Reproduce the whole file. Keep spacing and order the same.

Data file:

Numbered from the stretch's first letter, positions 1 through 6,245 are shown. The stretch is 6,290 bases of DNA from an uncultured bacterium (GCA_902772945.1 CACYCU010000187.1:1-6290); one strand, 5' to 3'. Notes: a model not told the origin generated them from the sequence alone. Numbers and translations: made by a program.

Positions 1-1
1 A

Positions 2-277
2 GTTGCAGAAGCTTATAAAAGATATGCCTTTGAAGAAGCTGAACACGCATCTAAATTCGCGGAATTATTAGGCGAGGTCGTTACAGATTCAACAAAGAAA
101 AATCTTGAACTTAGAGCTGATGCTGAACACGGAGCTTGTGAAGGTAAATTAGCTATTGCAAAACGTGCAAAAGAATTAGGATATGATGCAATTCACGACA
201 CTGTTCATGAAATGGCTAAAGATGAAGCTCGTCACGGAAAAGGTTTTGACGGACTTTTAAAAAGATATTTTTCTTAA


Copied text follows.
Numbered from the stretch's first letter, positions 1 through 6,245 are shown. The stretch is 6,290 bases of DNA from an uncultured bacterium (GCA_902772945.1 CACYCU010000187.1:1-6290); one strand, 5' to 3'. Notes: a model not told the origin generated them from the sequence alone. Numbers and translations: made by a program.

Positions 1-1
1 A

Positions 2-277
2 GTTGCAGAAGCTTATAAAAGATATGCCTTTGAAGAAGCTGAACACGCATCTAAATTCGCGGAATTATTAGGCGAGGTCGTTACAGATTCAACAAAGAAA
101 AATCTTGAACTTAGAGCTGATGCTGAACACGGAGCTTGTGAAGGTAAATTAGCTATTGCAAAACGTGCAAAAGAATTAGGATATGATGCAATTCACGACA
201 CTGTTCATGAAATGGCTAAAGATGAAGCTCGTCACGGAAAAGGTTTTGACGGACTTTTAAAAAGATATTTTTCTTAA